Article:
Held from Sunday, January 5 to Friday, January 10, 2020, this year’s Consumer Electronics Show took place in Las Vegas, Nevada. This event is an annual opportunity for startups and major companies alike to showcase their newest consumer-focused products. However, this year’s show has many security experts expressing sincere and legitimate concerns.
These concerns primarily come from the prevalence of devices that could potentially create very serious privacy and security issues. We’ll explain.
CES Served as a Platform for Surveillance Technology
This year, a huge variety of security-focused devices were showcased. Unfortunately, the way they were showcased gave pause to many security experts.
Their worries were primarily focused on the opportunity that these devices (which included smart cameras, interactive speakers, and fitness trackers) could be used as a means to invade someone’s privacy — not to mention the idea that the smart cameras and their advanced facial recognition capabilities could potentially set a dangerous precedent. Of course, it doesn’t help that the past year or so has been filled with revelations about undermined privacy. The Amazon division that creates the Ring security cameras had a “Ring House” to demonstrate the capabilities of their devices, more or less immediately following reports of these very devices being hijacked and used to harass children.
It was only after receiving backlash that the company made a CES announcement that camera owners could also change their privacy settings to prevent Ring/Amazon from sending data over to the police without the user’s consent. One of their competitors, Wyze Labs, had announced a data breach just after Christmas that impacted 2.4 million customers and was then named as an honoree in CES’ innovation awards.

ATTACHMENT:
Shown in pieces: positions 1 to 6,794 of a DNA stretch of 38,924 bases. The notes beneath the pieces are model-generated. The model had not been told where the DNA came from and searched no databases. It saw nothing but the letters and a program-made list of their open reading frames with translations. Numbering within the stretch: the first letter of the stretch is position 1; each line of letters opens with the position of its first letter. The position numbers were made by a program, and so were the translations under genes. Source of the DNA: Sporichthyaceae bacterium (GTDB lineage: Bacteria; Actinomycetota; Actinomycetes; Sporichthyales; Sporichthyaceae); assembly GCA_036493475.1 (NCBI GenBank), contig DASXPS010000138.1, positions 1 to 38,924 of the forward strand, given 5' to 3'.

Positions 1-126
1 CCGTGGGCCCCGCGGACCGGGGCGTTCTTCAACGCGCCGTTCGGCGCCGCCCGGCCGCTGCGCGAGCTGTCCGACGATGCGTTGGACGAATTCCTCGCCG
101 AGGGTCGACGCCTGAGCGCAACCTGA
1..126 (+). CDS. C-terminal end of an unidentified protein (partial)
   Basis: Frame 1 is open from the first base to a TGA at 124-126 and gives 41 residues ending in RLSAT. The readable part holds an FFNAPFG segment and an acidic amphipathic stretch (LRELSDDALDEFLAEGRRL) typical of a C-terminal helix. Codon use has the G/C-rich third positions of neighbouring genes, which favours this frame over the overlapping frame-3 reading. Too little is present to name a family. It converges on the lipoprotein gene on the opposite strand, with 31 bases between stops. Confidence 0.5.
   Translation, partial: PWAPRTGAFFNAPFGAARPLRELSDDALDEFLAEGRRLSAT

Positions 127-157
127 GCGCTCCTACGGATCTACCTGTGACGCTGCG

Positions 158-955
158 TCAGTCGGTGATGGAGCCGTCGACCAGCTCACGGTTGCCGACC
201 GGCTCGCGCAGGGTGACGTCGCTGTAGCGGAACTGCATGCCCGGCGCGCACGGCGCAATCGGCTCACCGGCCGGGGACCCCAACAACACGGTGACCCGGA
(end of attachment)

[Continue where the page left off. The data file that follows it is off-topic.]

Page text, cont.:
Sunflower Labs showcased a home drone security system, which would automatically track anyone who entered your property with an automated drone and send a live stream to your mobile phone. Their chief executive made a point of addressing security concerns, stating that the drone was better for your neighbor’s privacy… after all, the drone is only looking down at your property specifically.
Privacy Concerns of Such Devices
Hopefully, it is apparent why regulators and privacy advocates aren’t totally enthused about such devices, especially when the security protecting them has historically been questionable at best. Most of these experts agree that some level of regulation is likely to come to these manufacturers to help make these devices more secure for the end user.
It must also be said that these topics were also discussed at CES, and moderators have noticed a greater acceptance of responsibility coming from companies to protect data and a shift in their view of themselves–away from owners of consumer data, and more of a view as caretakers.
Unfortunately, some of the other practices at CES contradicted this, like facial recognition being available as a sort of sign-in tool. CEO of the Consumer Technology Association (which puts on CES each year) Gary Shapiro defended these practices, saying that, “You’re opting in,” and “If you want to do it, you’ll have an opportunity to do it.” However, Executive Director Cindy Cohn of the Electronic Frontier Foundation, held a very different view: “There is a risk treating this as an individual decision… That’s not really fair or right to do to people. We need to fix the policies.”
There does seem to be some momentum toward doing so, as well, with various states restricting (or, to be more accurate, banning) the use of facial recognition technology in a variety of applications. Time will only tell.
Of course, this is also important to your business as well, despite the focus on consumer electronics. After all, if an employee has a vulnerable device, like the hottest new wearable, your network could be affected. It is important that you accept this possibility, and take the necessary steps to mitigate these risks.
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